My Lords, it would be churlish not to congratulate the Government on achieving their target of 60% of median earnings this year. I also welcome the increased funding for enforcement.

The increase in the national living wage will provide a considerable uplift for the working poor in our country. A top rate of £8.72 is getting closer to the Living Wage Foundation’s recommended £9.30—I presume that it will be further uprated in due course—but it is still a way off the London living wage of £10.75. I should probably know this, but can the Minister explain why there is no Low Pay Commission London minimum wage, when clearly it is more expensive to live in London than anywhere else?

The difference between the minimum wage and the living wage is that the living wage is based on a basket of goods and services which should give a basic but acceptable standard of living. It therefore follows that the national minimum wage is not sufficient for someone to live on. Instead, it has to be subsidised by the Government through universal credit and various other benefits.

I can see that different individual and family circumstances will need a different underpinning level of help. The idea of always making work pay was quite a genius move on the part of the Government when it came in, but implementation was, and still is, another story. Fortunately, that does not come within our remit today. We are where we are and there is something to celebrate.

The adult rate for 21 to 24 year-olds received the greatest percentage uplift, at 6.5%, but the youth rate for under-18s has fared proportionately worse, at 4.6%, or the princely sum of 20p an hour. I know that it is argued that these youngsters enter the world of work with very little knowledge, but it cannot help their self-esteem to give them a 20p rise, especially if they and their families need that money.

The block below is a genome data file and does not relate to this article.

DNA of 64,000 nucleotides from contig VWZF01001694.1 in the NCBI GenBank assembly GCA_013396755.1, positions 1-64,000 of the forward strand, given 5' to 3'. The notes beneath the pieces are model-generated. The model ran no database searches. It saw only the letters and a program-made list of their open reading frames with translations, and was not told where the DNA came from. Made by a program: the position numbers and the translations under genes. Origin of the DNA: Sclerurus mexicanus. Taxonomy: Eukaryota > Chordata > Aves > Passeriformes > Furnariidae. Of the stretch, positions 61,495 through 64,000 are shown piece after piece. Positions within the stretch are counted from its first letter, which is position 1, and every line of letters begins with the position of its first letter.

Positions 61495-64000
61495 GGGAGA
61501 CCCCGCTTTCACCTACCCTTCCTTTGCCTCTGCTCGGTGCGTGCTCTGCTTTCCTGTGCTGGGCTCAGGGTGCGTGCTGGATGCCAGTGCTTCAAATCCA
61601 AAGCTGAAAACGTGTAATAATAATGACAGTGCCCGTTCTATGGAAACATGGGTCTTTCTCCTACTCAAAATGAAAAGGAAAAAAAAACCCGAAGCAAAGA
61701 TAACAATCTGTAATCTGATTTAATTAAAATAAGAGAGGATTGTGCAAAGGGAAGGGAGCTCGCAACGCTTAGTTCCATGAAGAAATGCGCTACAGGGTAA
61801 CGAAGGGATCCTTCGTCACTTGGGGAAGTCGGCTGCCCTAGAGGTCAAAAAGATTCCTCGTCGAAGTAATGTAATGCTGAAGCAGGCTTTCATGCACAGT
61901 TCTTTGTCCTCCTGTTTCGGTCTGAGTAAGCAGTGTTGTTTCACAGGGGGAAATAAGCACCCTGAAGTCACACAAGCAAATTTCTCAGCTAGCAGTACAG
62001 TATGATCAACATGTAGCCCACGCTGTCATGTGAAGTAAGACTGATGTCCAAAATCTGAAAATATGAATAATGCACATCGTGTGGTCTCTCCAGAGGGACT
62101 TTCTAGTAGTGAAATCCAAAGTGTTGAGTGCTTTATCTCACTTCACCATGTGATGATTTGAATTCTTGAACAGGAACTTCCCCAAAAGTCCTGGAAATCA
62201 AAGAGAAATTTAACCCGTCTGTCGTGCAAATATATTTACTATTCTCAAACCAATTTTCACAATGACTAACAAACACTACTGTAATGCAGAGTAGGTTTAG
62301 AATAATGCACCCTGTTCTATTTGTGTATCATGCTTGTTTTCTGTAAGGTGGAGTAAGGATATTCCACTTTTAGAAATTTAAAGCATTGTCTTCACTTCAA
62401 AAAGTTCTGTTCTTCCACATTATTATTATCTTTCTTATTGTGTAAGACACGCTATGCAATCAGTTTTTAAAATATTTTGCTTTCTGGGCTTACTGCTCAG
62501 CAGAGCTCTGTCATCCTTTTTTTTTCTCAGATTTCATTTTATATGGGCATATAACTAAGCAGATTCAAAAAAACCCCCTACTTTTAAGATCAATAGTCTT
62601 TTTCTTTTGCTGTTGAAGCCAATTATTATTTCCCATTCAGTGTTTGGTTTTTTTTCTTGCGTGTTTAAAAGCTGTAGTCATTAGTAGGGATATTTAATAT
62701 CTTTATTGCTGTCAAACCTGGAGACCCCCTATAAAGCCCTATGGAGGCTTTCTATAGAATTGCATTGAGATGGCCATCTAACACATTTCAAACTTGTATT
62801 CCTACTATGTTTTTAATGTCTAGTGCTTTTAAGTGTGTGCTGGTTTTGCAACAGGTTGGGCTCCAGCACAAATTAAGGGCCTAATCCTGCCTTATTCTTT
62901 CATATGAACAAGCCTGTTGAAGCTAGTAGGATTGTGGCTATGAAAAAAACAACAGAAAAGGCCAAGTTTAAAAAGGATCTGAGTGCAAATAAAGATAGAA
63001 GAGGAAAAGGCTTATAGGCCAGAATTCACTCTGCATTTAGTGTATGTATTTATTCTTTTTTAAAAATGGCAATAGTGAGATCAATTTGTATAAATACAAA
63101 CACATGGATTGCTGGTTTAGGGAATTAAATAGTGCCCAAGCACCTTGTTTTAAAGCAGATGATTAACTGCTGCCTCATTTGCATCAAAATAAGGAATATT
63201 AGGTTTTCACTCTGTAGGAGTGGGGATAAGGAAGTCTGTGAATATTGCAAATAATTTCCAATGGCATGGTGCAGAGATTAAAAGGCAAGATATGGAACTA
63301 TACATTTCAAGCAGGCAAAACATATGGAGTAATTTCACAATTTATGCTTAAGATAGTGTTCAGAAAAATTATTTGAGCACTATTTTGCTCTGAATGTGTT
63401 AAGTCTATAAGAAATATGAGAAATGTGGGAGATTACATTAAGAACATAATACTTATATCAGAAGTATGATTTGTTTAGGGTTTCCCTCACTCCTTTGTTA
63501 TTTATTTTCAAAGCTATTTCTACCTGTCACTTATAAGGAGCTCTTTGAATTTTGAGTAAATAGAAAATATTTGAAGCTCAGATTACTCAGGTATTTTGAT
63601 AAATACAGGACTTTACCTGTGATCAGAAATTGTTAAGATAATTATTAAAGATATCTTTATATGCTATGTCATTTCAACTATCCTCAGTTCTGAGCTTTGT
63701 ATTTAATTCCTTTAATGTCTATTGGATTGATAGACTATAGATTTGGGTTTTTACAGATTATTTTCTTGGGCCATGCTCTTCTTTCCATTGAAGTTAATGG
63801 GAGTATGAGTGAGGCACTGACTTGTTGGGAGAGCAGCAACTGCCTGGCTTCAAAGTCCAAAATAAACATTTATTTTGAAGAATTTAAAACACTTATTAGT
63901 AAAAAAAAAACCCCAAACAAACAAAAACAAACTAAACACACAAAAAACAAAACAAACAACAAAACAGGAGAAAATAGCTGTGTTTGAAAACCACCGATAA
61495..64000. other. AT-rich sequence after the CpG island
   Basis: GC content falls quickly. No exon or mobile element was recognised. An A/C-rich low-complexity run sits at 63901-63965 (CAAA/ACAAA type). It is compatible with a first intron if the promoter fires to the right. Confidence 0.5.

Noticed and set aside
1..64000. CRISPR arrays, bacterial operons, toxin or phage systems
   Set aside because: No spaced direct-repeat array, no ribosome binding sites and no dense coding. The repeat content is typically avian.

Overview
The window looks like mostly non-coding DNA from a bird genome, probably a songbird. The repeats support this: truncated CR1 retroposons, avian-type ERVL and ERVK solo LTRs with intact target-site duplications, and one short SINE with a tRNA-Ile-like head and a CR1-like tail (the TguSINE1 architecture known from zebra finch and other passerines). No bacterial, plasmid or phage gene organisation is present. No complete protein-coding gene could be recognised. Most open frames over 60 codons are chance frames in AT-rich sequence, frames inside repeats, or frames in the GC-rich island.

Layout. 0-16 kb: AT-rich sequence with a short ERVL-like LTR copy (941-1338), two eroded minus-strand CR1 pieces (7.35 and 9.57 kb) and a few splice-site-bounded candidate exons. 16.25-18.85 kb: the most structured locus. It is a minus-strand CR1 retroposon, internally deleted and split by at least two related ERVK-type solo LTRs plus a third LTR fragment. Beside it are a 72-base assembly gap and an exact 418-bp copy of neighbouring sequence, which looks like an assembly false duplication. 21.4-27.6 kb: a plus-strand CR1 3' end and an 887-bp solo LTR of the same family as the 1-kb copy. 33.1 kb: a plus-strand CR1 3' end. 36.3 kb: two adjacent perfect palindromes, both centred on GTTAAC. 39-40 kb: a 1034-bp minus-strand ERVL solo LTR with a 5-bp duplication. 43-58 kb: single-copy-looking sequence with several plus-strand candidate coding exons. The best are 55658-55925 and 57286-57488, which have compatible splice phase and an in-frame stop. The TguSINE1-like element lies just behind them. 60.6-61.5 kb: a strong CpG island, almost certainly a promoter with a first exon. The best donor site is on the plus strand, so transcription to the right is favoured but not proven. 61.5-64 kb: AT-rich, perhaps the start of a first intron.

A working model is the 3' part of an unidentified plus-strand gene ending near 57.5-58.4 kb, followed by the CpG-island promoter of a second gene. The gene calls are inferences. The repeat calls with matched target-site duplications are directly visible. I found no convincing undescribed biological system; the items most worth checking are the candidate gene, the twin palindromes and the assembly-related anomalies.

I wish I had a crystal ball to see whether, in a time of full employment and even greater skills shortages, not helped by this Government’s immigration policies, wage rates will rise above and beyond the minimum. Unfortunately, I do not have a crystal ball, except to predict that we are all likely to meet here next March. Who knows what state the country and wage rates will be in then?

My Lords, I welcome the SI before us. As has been said, it is interesting to see every year the amount of work that goes into providing the analysis and evidence for it. It is of a very high standard and one enjoys reading the recent literature on these areas. I know that it has been updated this time, although I am afraid that I have not gone to the original texts.

I should have declared my interests. I am the father of a child who is receiving the apprentice wage, being over 19 and still in the first year of his apprenticeship—although I think that comes to an end next week.

Having said that, I want to come back to two questions I have asked previously. The first concerns the disregard for accommodation, which there is not very much detail about. I do not particularly need an answer now, but will the Minister write to me at some point in the not-too-distant future explaining why the percentage used for the disregard for accommodation is still at variance with the figures used for any of the others? My simplistic approach to this is that if there is a broad range of indicators which suggest that pay needs to increase on a particular range, and there are reasons why that might vary across the individual numbers, why do we come to a different figure for the accommodation disregard, even though it affects all those in the sector? It is too complex an issue for the Minister to respond to today, but I would be grateful to receive a letter on that point.

The noble Baroness asked about the work on making sure that employers are paying the national minimum wage, subject to a big increase in funding announced in last year’s Budget. We do not get much detail in these figures about what exactly is happening. A reference on page 37, in paragraph 146, suggests that there will be a change this year, because a greater number of employees are in the lower bands of the national living wage and there will therefore be instances where non-compliance could occur. In fact, there could be an increase in that. There is no explanation given, but if there is anything of significance, perhaps the Minister could write to me about it. I just note it at this stage.